Welcome to the new version of CaltechAUTHORS. Login is currently restricted to library staff. If you notice any issues, please email coda@library.caltech.edu
Published January 2018 | Published + Supplemental Material
Journal Article Open

Earthquake Early Warning ShakeAlert System: Testing and Certification Platform


Earthquake early warning systems provide warnings to end users of incoming moderate to strong ground shaking from earthquakes. An earthquake early warning system, ShakeAlert, is providing alerts to beta end users in the western United States, specifically California, Oregon, and Washington. An essential aspect of the earthquake early warning system is the development of a framework to test modifications to code to ensure functionality and assess performance. In 2016, a Testing and Certification Platform (TCP) was included in the development of the Production Prototype version of ShakeAlert. The purpose of the TCP is to evaluate the robustness of candidate code that is proposed for deployment on ShakeAlert Production Prototype servers. TCP consists of two main components: a real‐time in situ test that replicates the real‐time production system and an offline playback system to replay test suites. The real‐time tests of system performance assess code optimization and stability. The offline tests comprise a stress test of candidate code to assess if the code is production ready. The test suite includes over 120 events including local, regional, and teleseismic historic earthquakes, recentering and calibration events, and other anomalous and potentially problematic signals. Two assessments of alert performance are conducted. First, point‐source assessments are undertaken to compare magnitude, epicentral location, and origin time with the Advanced National Seismic System Comprehensive Catalog, as well as to evaluate alert latency. Second, we describe assessment of the quality of ground‐motion predictions at end‐user sites by comparing predicted shaking intensities to ShakeMaps for historic events and implement a threshold‐based approach that assesses how often end users initiate the appropriate action, based on their ground‐shaking threshold. TCP has been developed to be a convenient streamlined procedure for objectively testing algorithms, and it has been designed with flexibility to accommodate significant changes in development of new or modified system code. It is expected that the TCP will continue to evolve along with the ShakeAlert system, and the framework we describe here provides one example of how earthquake early warning systems can be evaluated.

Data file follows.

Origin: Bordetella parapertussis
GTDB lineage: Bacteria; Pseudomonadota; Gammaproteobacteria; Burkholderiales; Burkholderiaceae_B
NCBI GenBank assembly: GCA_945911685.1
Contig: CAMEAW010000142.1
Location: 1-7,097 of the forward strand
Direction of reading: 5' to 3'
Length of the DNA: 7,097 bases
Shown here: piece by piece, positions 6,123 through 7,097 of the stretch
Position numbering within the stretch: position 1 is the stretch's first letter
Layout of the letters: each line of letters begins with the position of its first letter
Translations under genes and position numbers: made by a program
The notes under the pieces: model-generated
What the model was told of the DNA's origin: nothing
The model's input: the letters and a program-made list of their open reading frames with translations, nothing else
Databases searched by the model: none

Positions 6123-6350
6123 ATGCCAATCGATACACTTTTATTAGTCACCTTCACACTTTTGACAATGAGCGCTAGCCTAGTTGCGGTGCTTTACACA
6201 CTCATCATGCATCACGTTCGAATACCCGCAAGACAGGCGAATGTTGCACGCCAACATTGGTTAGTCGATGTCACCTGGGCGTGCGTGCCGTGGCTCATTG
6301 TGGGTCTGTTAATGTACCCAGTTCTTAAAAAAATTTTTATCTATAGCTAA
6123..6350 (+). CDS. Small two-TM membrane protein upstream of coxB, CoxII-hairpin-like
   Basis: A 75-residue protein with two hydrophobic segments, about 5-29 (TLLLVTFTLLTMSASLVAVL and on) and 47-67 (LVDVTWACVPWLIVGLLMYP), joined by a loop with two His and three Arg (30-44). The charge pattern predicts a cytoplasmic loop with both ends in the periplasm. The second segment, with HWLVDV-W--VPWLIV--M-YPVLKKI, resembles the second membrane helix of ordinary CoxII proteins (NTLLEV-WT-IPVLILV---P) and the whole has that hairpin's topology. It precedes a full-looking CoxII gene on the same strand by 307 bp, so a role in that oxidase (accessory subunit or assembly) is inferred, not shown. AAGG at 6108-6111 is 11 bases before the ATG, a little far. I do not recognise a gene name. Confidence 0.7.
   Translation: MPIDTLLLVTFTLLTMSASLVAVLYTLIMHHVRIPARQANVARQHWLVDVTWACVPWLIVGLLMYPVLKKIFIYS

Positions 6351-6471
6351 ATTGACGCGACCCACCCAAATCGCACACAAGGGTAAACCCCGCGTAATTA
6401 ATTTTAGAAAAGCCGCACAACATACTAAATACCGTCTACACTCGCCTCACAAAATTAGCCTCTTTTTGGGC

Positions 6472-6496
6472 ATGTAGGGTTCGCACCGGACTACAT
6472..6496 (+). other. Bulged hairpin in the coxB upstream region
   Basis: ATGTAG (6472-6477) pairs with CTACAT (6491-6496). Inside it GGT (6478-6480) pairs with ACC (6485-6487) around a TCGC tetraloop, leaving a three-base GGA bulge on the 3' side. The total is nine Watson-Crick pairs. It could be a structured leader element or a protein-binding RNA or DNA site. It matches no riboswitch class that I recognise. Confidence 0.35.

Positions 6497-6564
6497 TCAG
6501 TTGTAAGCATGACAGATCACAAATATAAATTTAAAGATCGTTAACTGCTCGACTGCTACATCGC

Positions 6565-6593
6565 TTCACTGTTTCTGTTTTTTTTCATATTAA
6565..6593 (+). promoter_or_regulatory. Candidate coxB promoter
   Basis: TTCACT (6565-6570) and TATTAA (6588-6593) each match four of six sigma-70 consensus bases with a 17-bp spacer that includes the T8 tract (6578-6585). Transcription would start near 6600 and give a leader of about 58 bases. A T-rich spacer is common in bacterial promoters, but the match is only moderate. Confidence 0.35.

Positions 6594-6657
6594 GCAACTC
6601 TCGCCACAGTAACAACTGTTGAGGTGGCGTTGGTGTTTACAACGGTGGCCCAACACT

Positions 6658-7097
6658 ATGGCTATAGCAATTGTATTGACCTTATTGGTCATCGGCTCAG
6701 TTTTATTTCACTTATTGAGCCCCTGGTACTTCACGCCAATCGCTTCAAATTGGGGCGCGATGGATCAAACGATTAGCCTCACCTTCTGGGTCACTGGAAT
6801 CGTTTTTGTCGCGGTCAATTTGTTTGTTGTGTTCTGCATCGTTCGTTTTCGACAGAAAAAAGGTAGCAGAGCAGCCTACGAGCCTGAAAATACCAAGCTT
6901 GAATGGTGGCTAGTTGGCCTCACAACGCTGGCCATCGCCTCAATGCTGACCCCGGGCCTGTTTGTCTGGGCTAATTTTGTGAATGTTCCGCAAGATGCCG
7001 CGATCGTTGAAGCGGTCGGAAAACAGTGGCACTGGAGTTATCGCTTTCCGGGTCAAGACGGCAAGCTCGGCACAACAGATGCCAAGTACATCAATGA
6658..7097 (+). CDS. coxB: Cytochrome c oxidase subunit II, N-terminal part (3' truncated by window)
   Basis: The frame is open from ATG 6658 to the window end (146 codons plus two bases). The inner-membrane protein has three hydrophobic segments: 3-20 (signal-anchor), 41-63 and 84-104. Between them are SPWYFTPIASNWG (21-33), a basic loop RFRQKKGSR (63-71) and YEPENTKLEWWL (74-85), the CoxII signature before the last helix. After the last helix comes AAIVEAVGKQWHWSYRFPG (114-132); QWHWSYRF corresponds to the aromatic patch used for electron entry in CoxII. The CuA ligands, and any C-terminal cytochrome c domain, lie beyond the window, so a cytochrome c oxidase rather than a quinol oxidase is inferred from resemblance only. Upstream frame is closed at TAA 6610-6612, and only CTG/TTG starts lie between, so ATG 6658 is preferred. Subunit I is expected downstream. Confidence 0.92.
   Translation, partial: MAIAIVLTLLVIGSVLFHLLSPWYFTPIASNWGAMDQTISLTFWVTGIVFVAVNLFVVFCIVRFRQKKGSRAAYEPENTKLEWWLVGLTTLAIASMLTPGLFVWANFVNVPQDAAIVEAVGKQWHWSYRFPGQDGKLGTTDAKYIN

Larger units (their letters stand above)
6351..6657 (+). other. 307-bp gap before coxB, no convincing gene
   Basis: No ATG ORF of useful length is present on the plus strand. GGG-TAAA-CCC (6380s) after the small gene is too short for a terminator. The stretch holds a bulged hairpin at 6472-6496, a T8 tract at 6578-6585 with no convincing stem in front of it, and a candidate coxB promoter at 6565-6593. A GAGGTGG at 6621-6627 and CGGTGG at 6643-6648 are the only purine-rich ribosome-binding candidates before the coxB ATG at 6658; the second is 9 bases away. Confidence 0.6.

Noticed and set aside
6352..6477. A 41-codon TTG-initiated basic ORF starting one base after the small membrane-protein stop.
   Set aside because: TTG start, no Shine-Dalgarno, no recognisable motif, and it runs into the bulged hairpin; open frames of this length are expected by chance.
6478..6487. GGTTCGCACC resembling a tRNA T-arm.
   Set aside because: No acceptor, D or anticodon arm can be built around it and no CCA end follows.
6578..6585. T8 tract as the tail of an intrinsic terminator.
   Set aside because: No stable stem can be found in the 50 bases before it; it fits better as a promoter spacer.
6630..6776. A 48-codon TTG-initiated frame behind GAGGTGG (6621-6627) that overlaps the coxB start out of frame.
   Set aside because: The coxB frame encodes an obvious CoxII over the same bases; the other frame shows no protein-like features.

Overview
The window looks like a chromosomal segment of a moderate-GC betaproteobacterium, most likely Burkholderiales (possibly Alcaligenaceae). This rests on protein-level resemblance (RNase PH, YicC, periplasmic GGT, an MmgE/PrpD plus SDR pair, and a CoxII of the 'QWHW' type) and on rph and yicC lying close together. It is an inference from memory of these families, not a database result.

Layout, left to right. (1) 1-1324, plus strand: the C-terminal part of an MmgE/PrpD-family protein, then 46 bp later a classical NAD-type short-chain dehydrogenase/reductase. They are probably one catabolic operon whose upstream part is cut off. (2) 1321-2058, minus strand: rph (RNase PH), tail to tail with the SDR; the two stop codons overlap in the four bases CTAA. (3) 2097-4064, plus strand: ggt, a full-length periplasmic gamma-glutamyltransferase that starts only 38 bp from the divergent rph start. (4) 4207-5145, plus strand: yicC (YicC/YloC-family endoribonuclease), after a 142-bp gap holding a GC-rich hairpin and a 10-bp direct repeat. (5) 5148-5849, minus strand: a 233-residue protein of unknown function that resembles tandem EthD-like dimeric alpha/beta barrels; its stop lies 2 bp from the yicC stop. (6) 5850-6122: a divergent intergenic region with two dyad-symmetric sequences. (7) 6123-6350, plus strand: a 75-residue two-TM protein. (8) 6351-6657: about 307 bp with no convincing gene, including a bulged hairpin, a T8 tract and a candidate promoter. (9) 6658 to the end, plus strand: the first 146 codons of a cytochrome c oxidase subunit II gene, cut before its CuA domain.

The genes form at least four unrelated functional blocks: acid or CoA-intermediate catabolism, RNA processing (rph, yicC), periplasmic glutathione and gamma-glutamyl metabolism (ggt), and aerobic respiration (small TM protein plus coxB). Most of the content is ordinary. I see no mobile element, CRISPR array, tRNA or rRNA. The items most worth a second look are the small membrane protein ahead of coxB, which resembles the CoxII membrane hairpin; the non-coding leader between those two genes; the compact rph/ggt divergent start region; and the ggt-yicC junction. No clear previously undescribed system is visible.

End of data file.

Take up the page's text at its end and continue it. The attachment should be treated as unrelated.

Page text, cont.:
Additional Information

© 2017 Seismological Society of America. Published Online 6 December 2017. Data and Resources: All test event data used by Testing and Certification Platform (TCP) are provided as miniSEED files and in tank file format at http://scedc.caltech.edu/research-tools/eewtesting.html (last accessed November 2017). The Earthworm open‐source software is available at www.isti.com (last accessed November 2017). For Haywired website, see https://geography.wr.usgs.gov/science/mhdp/haywired.html (last accessed November 2017). The unpublished manuscript by S. E. Minson, M.‐A. Meier, A. S. Baltay, T. C. Hanks, and E. S. Cochran, 2017, "The theoretical and observational limits of earthquake early warning: Timeliness of ground motion estimates", submitted to Science Advances. The authors wish to acknowledge the entire ShakeAlert research and development team, many of whom provided valuable discussions that helped inform the design of the system. The authors also thank internal U.S. Geological Survey (USGS) reviewers Sarah Minson and Glenn Biasi as well as two anonymous journal reviewers and Associate Editor Brendan Crowell for their helpful and insightful comments.

Attached Files

Published - srl-2017138.1.pdf

Supplemental Material - srl-2017138_esupp.zip


Files (785.5 kB)
Name Size Download all
750.5 kB Preview Download
35.0 kB Preview Download

Additional details

August 19, 2023
March 6, 2024